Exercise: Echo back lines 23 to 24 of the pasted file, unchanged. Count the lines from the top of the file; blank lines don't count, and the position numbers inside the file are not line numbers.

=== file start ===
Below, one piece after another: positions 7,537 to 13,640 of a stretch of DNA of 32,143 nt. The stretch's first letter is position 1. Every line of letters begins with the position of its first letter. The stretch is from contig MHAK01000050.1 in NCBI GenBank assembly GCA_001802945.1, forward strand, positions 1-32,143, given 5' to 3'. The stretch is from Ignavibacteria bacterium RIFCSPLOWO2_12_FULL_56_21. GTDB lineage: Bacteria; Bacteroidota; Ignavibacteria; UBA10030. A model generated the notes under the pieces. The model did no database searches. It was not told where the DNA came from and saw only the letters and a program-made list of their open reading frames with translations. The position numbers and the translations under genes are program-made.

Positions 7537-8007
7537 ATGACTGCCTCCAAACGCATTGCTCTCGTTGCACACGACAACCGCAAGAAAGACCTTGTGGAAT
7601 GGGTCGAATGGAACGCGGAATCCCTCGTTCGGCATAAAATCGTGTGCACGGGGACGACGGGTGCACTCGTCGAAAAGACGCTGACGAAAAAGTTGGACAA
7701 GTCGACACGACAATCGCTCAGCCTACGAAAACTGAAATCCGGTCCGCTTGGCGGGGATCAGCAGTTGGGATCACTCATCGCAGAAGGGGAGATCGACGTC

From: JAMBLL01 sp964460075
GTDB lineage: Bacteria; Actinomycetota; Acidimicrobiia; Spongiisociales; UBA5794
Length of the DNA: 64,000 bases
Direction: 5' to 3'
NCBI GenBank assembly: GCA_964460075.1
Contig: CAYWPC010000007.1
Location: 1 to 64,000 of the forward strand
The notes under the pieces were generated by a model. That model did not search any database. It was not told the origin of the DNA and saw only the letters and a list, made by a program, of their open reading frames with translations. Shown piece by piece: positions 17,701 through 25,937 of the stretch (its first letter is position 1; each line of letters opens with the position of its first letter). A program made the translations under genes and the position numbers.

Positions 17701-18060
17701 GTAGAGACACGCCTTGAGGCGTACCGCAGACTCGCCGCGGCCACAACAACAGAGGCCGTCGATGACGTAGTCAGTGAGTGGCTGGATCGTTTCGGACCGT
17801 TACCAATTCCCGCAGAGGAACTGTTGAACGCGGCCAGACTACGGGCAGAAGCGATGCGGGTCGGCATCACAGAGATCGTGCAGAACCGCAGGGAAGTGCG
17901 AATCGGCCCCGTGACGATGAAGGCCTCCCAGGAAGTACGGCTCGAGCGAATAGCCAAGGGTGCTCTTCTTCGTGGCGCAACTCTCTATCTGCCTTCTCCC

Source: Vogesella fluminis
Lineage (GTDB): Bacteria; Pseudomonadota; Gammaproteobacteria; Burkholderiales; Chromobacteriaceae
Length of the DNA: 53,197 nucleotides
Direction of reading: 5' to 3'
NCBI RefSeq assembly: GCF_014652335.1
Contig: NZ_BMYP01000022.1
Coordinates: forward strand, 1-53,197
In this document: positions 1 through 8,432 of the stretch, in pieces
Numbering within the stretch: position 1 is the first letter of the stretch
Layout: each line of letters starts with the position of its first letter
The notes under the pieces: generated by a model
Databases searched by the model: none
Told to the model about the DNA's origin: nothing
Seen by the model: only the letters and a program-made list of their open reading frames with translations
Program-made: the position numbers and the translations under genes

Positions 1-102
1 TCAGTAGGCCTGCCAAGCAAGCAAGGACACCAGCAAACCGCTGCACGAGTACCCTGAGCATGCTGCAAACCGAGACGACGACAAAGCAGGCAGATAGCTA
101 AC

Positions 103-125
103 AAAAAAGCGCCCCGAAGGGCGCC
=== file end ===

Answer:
Contig: NZ_BMYP01000022.1
Coordinates: forward strand, 1-53,197